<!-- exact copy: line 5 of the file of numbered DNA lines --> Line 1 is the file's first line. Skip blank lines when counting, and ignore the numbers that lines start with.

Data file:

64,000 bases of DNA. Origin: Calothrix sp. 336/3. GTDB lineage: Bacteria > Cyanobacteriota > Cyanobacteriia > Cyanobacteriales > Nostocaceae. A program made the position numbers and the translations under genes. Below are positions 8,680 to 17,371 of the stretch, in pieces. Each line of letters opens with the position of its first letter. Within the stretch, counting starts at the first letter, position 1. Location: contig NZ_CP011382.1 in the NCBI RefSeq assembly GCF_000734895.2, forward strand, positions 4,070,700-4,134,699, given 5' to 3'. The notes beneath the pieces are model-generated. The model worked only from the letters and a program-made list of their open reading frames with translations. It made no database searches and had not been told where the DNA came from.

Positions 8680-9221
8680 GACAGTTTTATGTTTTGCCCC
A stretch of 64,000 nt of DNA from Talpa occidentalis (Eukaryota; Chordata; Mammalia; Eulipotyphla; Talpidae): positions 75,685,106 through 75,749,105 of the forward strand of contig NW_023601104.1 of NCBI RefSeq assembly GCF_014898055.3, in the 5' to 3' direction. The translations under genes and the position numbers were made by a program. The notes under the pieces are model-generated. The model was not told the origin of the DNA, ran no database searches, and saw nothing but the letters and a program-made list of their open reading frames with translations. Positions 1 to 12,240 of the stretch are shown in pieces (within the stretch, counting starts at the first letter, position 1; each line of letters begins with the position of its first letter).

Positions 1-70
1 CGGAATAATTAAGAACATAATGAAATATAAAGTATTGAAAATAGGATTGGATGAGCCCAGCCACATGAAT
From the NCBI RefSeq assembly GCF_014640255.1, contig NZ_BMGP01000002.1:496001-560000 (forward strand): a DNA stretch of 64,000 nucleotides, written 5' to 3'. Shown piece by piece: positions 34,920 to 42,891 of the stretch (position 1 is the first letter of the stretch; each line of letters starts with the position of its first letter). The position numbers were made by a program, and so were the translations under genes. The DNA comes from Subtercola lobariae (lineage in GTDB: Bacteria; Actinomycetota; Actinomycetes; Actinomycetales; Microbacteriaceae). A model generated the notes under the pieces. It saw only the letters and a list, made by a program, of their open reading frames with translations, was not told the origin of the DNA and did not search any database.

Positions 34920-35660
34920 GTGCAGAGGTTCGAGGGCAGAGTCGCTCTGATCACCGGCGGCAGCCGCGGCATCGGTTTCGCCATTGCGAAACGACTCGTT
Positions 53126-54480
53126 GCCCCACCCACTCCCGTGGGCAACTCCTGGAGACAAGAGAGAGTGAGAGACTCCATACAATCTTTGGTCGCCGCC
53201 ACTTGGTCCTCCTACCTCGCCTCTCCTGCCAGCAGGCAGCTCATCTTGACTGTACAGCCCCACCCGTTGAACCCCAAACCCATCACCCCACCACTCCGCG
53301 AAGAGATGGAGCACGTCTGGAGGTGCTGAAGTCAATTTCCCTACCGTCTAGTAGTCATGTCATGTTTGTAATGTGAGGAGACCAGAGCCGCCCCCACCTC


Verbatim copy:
Positions 1-70